Smyly knew he had a no-hitter, though it surprised him because of the scoring of Mike Napoli's swinging bunt as an error in the fourth when Smyly bobbled the ball.
"I was surprised they didn't give Napoli's [dribbler] a hit, to be honest," Smyly said. "I thought since it was their ballpark they'd give it to him, even though if I picked it up cleanly, I think he would have been out."
Earlier in the fourth, Smyly benefitted from the defense of center fielder Kevin Kiermaier, who made the kind of play that is familiar to many no-hitters. Keirmaier tracked down a deep shot by David Ortiz, jumping at the wall at the last moment in the center-field triangle.
Smyly turned his head to watch, then raised his arms in appreciation after the catch. Despite Smyly having the look -- and the luck -- to realistically think about the no-no, Mookie Betts drove home reality by leading off the sixth by hitting a cutter over the Green Monster to give the Red Sox a 1-0 lead.
"I knew I probably wasn't going nine, so even though I knew I hadn't given up a hit, [pitching a no-hitter] wasn't much of a thought," Smyly said. "I just wanted to keep it a 0-0 game. I couldn't do that.
"... It was a pretty good pitch. It was on the outside of the plate. I threw a lot of [cutters]. Maybe he was sitting on it. You have to tip your cap."
In one blow, Smyly absorbed the first Boston hit of the game and allowed the game's first run, which led to his first loss of the 2015 season and his first to a divisional foe in 23 career appearances.
"It's a tough loss," said Smyly, who locked up against former Tigers teammate Rick Porcello, who shut out the Rays for seven innings and picked up the win. "A pitchers' duel from the beginning. Rick did a great job from keeping us from scoring, because I feel like we had quite a few runners on early. But just couldn't get that big hit."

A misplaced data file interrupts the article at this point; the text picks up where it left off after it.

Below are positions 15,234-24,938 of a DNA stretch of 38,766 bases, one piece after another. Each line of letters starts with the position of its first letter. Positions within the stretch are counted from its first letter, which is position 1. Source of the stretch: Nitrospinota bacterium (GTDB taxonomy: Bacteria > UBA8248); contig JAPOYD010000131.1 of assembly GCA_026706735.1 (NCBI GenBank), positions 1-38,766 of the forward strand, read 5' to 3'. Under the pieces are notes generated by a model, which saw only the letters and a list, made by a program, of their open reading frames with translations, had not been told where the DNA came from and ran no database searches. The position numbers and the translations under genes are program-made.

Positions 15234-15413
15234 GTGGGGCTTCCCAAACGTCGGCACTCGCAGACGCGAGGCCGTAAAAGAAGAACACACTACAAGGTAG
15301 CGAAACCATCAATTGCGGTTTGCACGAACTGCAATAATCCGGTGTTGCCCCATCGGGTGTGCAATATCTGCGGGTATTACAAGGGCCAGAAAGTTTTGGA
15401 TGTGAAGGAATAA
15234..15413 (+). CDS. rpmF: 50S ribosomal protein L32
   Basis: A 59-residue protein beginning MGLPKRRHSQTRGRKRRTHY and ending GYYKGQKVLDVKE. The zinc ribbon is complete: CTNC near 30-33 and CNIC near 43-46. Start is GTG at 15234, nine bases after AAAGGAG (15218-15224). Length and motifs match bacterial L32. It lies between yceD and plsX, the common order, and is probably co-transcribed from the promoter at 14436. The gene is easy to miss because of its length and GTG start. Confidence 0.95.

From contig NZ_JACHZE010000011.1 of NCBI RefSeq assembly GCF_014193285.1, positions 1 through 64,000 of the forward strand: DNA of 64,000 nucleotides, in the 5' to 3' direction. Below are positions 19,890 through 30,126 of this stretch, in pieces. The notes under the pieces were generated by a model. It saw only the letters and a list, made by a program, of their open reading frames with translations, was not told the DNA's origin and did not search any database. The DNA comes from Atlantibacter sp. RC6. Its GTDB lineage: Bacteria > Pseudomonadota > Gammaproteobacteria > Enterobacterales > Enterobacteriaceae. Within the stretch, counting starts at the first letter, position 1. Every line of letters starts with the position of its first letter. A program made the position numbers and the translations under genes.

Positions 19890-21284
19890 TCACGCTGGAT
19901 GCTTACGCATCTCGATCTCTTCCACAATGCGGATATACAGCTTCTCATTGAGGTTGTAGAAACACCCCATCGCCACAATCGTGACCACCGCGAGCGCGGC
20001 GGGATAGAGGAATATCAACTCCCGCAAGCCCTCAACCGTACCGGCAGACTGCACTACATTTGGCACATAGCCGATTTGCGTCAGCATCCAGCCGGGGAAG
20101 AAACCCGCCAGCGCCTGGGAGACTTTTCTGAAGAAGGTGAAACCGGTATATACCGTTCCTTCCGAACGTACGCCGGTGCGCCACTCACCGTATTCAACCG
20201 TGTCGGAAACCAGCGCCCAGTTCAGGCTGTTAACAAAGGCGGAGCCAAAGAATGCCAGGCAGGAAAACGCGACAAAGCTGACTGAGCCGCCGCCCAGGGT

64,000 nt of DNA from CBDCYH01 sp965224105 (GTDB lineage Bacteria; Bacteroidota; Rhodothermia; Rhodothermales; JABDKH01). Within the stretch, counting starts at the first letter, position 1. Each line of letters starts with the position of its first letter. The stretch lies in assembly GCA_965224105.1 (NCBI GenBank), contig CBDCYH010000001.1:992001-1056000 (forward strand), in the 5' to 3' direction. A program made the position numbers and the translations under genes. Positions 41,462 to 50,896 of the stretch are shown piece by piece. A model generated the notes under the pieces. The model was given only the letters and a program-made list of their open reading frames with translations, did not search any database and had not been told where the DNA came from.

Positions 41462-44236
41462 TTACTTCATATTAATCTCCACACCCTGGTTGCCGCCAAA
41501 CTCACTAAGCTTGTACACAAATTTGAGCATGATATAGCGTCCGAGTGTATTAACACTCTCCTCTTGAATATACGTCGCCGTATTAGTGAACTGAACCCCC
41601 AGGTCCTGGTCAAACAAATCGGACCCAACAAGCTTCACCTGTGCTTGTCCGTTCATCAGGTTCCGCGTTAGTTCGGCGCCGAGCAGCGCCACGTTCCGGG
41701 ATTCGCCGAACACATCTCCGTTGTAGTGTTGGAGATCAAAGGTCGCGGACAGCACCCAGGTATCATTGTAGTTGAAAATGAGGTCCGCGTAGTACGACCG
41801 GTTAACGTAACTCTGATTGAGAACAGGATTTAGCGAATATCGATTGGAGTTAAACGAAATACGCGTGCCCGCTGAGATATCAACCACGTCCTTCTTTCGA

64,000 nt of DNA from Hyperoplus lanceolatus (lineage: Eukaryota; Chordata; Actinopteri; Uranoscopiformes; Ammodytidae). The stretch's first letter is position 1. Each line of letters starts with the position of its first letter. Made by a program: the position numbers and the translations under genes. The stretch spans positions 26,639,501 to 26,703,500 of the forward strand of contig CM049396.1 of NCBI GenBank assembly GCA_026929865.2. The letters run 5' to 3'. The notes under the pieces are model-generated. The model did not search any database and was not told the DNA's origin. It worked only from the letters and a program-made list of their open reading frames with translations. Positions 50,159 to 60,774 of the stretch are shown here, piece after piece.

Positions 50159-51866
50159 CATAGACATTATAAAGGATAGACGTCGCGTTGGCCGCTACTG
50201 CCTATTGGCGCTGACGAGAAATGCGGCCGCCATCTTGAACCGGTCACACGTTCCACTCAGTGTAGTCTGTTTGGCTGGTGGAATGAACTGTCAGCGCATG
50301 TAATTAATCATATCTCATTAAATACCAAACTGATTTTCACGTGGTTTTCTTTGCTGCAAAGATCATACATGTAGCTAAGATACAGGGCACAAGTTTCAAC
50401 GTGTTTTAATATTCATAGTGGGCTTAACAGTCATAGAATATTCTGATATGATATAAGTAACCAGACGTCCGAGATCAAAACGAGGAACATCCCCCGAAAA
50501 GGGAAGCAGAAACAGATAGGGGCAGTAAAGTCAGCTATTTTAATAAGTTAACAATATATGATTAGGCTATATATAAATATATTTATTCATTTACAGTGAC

The pitchers remain friends, so Smyly said they gave each other a tip of the cap while were warming up in right field.
"But that's all," Smyly said. "I'll see him later tonight."
Tampa Bay's manager Kevin Cash complimented Smyly on his effort.
"I thought Drew threw the ball really well," Cash said. "Had all of his pitches going and they put together good at-bats. But it was amazing how he just kept having the ability to finish them off, even throughout some of their quality at-bats. And then Mookie Betts, obviously a big hit."
Smyly has allowed three runs or fewer in each of his 10 starts with the Rays, extending a record to begin a Tampa Bay career.
Bill Chastain is the Rays beat reporter for MLB.com. He has been covering the club since 2004.
This story was not subject to the approval of Major League Baseball or its clubs.